Epidermolysis bullosa

Epidermolysis bullosa (ep-ih-dur-MOL-uh-sis buhl-LOE-sah) is a group of rare diseases that cause the skin to blister. The blisters may appear in response to minor injury, heat, or friction from rubbing, scratching or adhesive tape. In severe cases, the blisters may occur inside the body, such as the lining of the mouth or intestines.

Most types of epidermolysis bullosa are inherited. The condition usually shows up in infancy or early childhood. Some people don't develop signs and symptoms until adolescence or early adulthood.

Epidermolysis bullosa has no cure, though mild forms may improve with age. Treatment focuses on addressing the symptoms — such as infection and itching — and preventing pain and wounds. Severe forms may cause serious complications and can be fatal.

Symptoms Causes Risk factors Complications Prevention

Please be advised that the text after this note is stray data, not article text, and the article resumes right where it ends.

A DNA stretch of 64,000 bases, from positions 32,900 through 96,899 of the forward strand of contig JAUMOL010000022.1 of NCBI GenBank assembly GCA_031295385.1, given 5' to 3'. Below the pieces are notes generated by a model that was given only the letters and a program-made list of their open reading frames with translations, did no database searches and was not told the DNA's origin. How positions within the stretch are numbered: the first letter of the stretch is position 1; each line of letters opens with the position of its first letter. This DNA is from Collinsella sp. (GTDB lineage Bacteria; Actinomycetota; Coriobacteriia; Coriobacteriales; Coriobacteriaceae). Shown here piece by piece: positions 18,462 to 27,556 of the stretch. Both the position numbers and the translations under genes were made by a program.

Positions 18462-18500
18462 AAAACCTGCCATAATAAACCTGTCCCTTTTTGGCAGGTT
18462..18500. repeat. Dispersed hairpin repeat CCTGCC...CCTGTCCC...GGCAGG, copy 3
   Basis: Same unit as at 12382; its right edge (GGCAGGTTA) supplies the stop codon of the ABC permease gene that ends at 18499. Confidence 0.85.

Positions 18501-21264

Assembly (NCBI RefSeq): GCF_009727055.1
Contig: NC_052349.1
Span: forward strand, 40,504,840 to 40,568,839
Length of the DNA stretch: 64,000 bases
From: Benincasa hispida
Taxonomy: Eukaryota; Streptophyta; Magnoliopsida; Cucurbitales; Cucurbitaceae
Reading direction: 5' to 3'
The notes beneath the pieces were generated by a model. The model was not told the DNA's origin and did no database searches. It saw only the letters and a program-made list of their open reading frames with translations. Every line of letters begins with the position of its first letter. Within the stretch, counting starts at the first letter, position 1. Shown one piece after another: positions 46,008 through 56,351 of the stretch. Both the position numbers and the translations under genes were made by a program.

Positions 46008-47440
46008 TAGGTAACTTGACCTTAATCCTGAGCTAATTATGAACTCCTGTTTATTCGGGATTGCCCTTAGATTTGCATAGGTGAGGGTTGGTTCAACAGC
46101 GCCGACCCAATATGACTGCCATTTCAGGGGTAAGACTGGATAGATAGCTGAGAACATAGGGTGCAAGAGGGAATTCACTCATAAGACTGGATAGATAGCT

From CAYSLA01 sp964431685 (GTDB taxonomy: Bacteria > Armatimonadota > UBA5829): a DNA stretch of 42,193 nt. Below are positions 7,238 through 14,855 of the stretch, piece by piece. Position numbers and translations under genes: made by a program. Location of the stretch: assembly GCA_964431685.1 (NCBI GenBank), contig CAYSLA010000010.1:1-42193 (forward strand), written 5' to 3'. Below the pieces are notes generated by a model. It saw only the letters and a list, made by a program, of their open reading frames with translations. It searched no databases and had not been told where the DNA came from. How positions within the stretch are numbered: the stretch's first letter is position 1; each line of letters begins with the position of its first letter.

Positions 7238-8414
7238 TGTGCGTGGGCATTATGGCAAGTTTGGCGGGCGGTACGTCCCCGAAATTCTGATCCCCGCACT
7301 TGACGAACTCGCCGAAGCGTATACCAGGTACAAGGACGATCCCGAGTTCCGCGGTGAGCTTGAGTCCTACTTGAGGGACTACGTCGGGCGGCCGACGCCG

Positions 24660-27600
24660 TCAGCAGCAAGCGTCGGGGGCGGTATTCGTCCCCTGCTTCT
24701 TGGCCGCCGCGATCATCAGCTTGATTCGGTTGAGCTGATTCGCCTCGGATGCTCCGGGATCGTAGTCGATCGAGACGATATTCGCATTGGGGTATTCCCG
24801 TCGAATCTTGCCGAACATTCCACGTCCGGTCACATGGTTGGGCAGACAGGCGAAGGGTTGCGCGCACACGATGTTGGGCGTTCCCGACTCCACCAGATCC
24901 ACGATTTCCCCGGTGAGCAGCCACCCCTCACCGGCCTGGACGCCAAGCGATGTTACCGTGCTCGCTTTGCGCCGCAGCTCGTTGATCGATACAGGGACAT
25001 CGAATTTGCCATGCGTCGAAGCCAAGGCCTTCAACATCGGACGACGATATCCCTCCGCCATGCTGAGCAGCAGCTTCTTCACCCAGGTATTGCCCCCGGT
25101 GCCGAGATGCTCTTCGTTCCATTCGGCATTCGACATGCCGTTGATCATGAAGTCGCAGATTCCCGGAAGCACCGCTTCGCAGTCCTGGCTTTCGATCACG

Epidermolysis bullosa signs and symptoms include:

  • Fluid-filled blisters on the skin, especially on the hands and feet due to friction
  • Deformity or loss of fingernails and toenails
  • Internal blistering, including on the vocal cords, esophagus and upper airway
  • Skin thickening on the palms and the soles of the feet
  • Scalp blistering, scarring and hair loss (scarring alopecia)
  • Thin-appearing skin (atrophic scarring)
  • Tiny white skin bumps or pimples (milia)
  • Dental problems, such as tooth decay from poorly formed enamel
  • Difficulty swallowing (dysphagia)

Epidermolysis bullosa blisters may not appear until a toddler first begins to walk or until an older child begins new physical activities that trigger more intense friction on the feet.

When to see a doctor

Contact your doctor if you or your child develops blisters, particularly if you don't know the reason for them.

Seek immediate medical care if you or your child:

  • Has problems swallowing
  • Has problems breathing
  • Shows signs of infection, such as warm, red, painful or swollen skin, pus or a foul odor from a sore, and fever or chills

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